Validity of IQ Test Scores
By Inderbir Kaur Sandhu, Ph.D
We just received gifted testing results from the school district and I
have concerns about the results that I would like some advice on prior
to my meeting with school staff next week.
My concern is regarding the nonverbal results from the Reynolds
Intellectual Assessment Scales. According to the results, my 6-year old
son scored at the 25th percentile with a score of 90 (t-scores of 50 and
37 for odd-item out and what's missing respectively).
While I realize this is a lengthier testing instrument and differs
somewhat from the KBIT II which was administered last spring, the
results are wildly differing! On that scale his nonverbal score was 133
(which I understand meets the gifted threshold for that subset).
Here are the results I have received:
From the KBIT II administered 4/2013:
Verbal - 113
Nonverbal - 133
Composite - 127
From the Reynolds Intellectual Assessment Scales:
Verbal - 118, subtest t-scores of 56 & 64 for guess what & verbal
Nonverbal - 90, subtest t-scores of 50 & 37 for odd-item out and what's
Composite - 104
Am I justified in questioning the validity of these results? We are
talking about a child who knew all the sounds to his alphabet at 18
months and was reading (not just memorizing) at age 2 1/2.
Do you have any suggestions for the meeting with staff in terms of
questions to ask, etc.?
My apologies for the delay as the queries are attended to in queue. I
hope the matter has been satisfactorily resolved by now. The Reynolds
Intellectual Assessment Scale (RIAS) is an individual test designed to
measure general intelligence, while eliminating dependence on motor
coordination, visual-motor speed, and reading skills.
The Verbal Intelligence Index (VIX) assesses verbal intelligence by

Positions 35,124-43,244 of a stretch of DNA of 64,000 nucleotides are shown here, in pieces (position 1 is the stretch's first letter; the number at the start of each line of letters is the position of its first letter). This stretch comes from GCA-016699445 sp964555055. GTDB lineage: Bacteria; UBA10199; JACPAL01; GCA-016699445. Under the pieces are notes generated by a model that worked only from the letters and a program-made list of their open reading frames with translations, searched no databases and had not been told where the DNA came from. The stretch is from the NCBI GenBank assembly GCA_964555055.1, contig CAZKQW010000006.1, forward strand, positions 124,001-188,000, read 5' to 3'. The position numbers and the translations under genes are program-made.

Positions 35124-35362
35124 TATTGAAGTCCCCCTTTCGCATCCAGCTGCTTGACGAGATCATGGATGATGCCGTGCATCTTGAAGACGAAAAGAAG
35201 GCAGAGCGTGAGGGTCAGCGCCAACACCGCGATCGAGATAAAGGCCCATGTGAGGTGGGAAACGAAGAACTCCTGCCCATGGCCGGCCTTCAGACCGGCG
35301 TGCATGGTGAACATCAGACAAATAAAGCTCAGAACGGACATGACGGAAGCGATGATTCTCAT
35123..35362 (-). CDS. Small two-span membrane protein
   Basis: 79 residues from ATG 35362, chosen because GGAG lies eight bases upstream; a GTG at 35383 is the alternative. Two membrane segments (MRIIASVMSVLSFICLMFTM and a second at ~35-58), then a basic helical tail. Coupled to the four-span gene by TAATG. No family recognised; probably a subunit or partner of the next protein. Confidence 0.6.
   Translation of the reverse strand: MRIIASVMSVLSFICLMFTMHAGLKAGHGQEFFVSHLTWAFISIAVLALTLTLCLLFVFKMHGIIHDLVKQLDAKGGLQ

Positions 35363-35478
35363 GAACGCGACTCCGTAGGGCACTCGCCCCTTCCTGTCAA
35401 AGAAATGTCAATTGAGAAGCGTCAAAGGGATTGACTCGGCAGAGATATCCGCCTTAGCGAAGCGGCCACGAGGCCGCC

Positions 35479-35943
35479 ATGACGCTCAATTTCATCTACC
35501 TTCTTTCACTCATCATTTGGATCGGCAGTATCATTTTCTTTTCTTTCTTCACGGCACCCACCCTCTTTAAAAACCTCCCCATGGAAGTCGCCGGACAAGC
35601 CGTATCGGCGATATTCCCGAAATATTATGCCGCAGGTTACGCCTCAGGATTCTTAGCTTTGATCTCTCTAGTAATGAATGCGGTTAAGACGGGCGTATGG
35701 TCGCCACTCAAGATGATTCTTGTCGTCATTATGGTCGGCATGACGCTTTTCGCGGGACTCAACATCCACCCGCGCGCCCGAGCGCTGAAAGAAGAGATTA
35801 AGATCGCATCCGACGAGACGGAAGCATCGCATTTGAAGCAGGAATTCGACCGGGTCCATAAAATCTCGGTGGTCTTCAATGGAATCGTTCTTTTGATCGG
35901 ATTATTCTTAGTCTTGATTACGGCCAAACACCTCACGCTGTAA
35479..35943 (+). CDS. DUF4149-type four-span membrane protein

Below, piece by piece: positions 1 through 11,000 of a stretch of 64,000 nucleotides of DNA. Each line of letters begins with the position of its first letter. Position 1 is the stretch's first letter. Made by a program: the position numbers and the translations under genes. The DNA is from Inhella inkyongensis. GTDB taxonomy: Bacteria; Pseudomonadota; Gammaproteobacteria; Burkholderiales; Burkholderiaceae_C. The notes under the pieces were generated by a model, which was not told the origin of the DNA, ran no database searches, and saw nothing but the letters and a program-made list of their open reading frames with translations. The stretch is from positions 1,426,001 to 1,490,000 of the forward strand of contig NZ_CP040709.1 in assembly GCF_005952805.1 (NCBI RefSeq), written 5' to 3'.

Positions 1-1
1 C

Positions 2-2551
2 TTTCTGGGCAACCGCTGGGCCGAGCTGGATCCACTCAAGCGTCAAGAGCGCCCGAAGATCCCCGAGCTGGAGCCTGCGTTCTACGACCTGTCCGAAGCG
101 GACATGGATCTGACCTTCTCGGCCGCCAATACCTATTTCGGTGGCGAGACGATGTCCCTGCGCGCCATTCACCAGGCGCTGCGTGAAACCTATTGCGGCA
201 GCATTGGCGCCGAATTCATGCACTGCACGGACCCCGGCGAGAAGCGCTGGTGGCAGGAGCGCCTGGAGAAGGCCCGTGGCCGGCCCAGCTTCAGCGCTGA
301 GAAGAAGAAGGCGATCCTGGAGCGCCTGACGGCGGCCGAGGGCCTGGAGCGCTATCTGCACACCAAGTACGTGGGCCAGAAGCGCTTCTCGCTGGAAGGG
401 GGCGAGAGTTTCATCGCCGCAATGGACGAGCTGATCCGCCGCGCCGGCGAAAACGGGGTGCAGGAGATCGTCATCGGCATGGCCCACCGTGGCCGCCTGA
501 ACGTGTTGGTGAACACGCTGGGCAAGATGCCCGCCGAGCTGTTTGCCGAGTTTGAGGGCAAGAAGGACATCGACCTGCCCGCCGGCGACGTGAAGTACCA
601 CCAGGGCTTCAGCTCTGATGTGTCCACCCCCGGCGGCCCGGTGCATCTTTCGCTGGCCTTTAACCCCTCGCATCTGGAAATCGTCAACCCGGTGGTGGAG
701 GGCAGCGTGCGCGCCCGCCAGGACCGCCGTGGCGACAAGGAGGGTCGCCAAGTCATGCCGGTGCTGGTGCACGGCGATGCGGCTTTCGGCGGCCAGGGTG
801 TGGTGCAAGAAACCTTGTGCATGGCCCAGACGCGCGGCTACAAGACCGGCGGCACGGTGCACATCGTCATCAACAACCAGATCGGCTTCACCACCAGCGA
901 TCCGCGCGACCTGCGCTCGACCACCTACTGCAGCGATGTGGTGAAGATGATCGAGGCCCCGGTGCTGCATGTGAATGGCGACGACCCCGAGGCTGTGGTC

measuring verbal problem solving and verbal reasoning where acquired
knowledge and skills are important. In addition, it assesses
verbal-analytical reasoning with fewer vocabulary and general knowledge
demands than the other subtest. The RIAS Nonverbal Intelligence Index
(NIX) measures nonverbal reasoning skills that require the use of
spatial ability and visual imagery. In addition, it measures nonverbal
reasoning, which requires conceptualization of a picture, analysis of
its gestalt, and deduction of what essential element is missing. The
RIAS Composite Intelligence Index (CIX) is a summary estimate of global
intelligence. Both the VIX and the NIX have significant correlations
with academic performance, although as expected, the VIX correlates more
highly with academic skills.
On the other hand, The Kaufman Brief Intelligence Test - Second Edition
(KBIT-2) is a brief, individually administered measure of verbal and
nonverbal cognitive ability. The KBIT-2 yields three scores: Verbal,
Nonverbal, and the IQ Composite. The Verbal score comprises two subtests
(Verbal Knowledge and Riddles) and measures verbal, school-related
skills by assessing a person’s word knowledge, range of general
information, verbal concept formation, and reasoning ability. The
Nonverbal score (the Matrices subtest) measures the ability to perceive
relationships and complete visual analogies. All Matrices items involve
pictures or abstract designs rather than words.
From the results, they may appear puzzling that on one test the scores
are rather high while on another it is quite the opposite. The composite
score for K-BIT 2 indicated a score in the above average range while on
the RIAS, it merely shows average performance. In fact, the verbal
ability is higher on the RIAS; but on K-BIT 2 the non-verbal ability is
in the superior range. Having noted that, these are two quite different
tests and cannot be compared as such. The K-Bit 2 is at best a screener
for intellectual abilities and best if not used for purposes of
diagnosis or placement. It is important that it is used as a screening
tool, and not the be-all end-all measure of intelligence. For that
purpose, a more comprehensive assessment would most likely be necessary-
such as the RIAS.
You would need to discuss the scores with the school and get them to
help you understand the concern. The K-BIT 2 score is from last year and
you need to find out what happened in between for his to have much lower
score on the RIAS non-verbal. His verbal ability appears quite
consistent. Perhaps the tester may be able to shed some light here. In
any case, you are right to question the scores especially since the
difference quite remarkable. They may be able to analyse the difference
better by retesting should it be necessary. All the best!.